Memo is a young and healthy farmer who says he would like to grow chili but he grows opium poppies instead. He does this because they bring in more money, though it is still very far from lucrative, and the risks involved are frighteningly real.
This young farmer — whose real name will not be printed for security reasons — owns a small plot of land near the village of Jaleaca de Catalán in the imposing mountains of the southern Mexican state of Guerrero.
The red and white poppies are relatively easy to take care of and can produce three harvests a year. This involves scratching the unripe seed pods to release the milky resin that will turn into opium gum after drying out in juice cans.
Though Memo says army eradication operations have intensified in recent years, he can normally rely on getting a kilo of paste out of his poppies. This is worth around 15,000 pesos, about $870. It takes about 15 kilos of gum to make a kilo of heroin that sells for between $25,000 and $70,000 in the US.
It adds up to a yearly income of about 45,000 pesos, currently around $2,600. This is not even twice Mexico's paltry minimum wage that has long been derided as one of the lowest in the world.
Clearly, Memo is not doing well from the heroin business. In fact there are very few winners along the chain that starts in Guerrero and ends at the point of a needle in cities around North America.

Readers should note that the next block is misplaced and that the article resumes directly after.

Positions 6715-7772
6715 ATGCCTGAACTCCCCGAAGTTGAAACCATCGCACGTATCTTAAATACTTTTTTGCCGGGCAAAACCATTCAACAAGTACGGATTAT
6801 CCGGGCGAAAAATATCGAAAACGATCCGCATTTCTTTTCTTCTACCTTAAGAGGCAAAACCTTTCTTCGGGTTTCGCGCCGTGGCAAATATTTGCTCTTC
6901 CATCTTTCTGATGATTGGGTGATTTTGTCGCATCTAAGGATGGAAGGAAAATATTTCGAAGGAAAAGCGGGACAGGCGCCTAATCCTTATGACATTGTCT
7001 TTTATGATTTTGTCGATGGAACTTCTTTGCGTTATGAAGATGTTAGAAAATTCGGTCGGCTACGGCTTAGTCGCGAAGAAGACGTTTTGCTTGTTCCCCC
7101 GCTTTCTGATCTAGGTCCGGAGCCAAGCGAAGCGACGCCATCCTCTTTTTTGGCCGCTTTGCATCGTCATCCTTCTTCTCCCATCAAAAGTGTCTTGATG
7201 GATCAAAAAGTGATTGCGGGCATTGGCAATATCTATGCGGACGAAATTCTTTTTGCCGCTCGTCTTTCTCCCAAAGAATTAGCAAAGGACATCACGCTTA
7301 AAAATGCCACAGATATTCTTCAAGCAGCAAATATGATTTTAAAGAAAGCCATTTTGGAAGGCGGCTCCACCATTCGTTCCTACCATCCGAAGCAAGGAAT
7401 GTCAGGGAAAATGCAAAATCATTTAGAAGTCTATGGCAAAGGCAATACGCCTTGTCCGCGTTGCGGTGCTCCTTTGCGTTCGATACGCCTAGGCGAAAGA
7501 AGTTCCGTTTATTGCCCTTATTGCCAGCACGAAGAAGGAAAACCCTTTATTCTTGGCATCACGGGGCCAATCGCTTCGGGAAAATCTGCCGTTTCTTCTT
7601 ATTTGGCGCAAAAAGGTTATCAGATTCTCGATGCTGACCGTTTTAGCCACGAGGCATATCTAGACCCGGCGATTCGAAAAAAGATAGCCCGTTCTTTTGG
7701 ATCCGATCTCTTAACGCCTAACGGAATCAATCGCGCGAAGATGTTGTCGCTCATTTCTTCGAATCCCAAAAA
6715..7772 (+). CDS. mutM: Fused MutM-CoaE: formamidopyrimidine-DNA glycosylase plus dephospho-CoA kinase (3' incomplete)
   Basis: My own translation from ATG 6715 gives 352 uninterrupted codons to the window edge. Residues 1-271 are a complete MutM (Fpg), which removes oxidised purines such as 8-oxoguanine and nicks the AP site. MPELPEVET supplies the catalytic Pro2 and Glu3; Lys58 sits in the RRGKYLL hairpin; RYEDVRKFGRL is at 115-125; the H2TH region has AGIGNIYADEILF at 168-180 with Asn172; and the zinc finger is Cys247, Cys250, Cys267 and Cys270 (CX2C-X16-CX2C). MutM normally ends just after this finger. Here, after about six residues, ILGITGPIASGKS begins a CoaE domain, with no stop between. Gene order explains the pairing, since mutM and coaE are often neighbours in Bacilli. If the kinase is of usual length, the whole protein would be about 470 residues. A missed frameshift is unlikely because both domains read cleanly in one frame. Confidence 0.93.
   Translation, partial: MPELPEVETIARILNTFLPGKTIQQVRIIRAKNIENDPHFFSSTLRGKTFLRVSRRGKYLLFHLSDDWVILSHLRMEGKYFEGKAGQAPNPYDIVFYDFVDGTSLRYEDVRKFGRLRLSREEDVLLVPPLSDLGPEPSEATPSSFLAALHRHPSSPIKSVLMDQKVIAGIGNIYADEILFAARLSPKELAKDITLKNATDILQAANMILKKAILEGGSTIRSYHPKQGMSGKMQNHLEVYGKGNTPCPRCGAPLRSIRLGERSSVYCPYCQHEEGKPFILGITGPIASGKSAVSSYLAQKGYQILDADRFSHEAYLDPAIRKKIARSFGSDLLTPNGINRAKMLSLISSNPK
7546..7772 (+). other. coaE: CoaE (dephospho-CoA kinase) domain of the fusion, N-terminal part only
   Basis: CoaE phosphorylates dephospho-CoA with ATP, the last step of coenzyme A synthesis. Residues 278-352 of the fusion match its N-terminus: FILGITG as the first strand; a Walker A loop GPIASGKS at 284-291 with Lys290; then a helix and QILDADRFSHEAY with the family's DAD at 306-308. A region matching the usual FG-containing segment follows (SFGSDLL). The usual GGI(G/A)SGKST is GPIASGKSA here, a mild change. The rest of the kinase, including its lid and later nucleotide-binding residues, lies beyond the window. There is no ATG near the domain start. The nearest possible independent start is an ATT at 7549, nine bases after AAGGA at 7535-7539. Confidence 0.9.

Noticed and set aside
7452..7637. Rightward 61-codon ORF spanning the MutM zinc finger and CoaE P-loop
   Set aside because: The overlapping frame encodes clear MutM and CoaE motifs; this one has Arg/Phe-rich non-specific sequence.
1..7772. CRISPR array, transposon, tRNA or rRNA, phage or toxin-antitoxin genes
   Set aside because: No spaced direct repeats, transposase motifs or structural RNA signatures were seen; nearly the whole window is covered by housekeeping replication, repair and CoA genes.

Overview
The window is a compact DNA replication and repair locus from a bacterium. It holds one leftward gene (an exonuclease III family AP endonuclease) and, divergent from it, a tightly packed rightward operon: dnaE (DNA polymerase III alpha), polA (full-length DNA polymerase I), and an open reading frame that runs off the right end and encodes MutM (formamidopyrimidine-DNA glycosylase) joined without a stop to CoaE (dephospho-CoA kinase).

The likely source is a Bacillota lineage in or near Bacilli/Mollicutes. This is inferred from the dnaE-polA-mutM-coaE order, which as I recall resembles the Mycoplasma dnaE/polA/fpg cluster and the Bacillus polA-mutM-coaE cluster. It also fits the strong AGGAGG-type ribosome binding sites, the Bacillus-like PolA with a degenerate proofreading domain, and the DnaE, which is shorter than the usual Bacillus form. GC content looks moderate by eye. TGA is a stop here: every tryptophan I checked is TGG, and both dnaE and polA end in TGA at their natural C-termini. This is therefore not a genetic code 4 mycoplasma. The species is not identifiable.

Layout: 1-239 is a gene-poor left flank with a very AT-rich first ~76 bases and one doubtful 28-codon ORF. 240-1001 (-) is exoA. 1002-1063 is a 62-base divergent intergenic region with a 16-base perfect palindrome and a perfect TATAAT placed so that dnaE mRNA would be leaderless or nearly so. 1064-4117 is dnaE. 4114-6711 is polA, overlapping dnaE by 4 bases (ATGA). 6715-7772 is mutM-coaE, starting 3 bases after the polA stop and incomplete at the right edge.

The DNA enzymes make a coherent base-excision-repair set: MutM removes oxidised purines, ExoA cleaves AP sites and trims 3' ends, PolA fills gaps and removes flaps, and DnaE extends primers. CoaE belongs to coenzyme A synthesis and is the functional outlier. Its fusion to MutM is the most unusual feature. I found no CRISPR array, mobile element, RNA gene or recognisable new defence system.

Watch the VICE News documentary The Rise of Mexican Black Tar:
The story of Mexican opium begins with the involvement of Chinese workers in the construction of a railroad in the northern state of Sinaloa at the end of the 19th century. Local producers took over later and business boomed in the 1940s, reputedly thanks to the demands of the US Army during World War II.
There is a new boom today, fueled by the growth of dependence on opioid medication that is both more expensive and harder to obtain than heroin.
Mexico is currently the main provider of the drug to the US, and the third most important opium producer in the world. Afghanistan leads the list with 85 percent of the world's opium, followed by Myanmar with eight percent and Mexico's two percent, according to figures from the UN's 2015 World Report on Drugs.
Mexican opium is mostly produced in the mountains of Guerrero and in the so-called Golden Triangle region that straddles the states of Sinaloa, Durango, and Chihuahua.
Heroin produced here is traditionally low quality and low cost "black tar" consumed west of the Mississippi, which contrasts with the purer and costlier "China white" that generally comes from Colombia and is consumed in the northeast. In recent years, however, Mexican drug cartels have also started producing the purer variety as they expand their presence in new heroin markets.
The trail of destruction left by the drug starts in the fields of the state of Guerrero where production was controlled by the Beltrán Leyva cartel, until almost all its leaders were arrested or killed beginning in 2009 and the group fell apart. Since then numerous spin off organizations — such as the Rojos, the Guerreros Unidos, and the Ardillos — have been fighting over the territory making life in some of the villages untenable.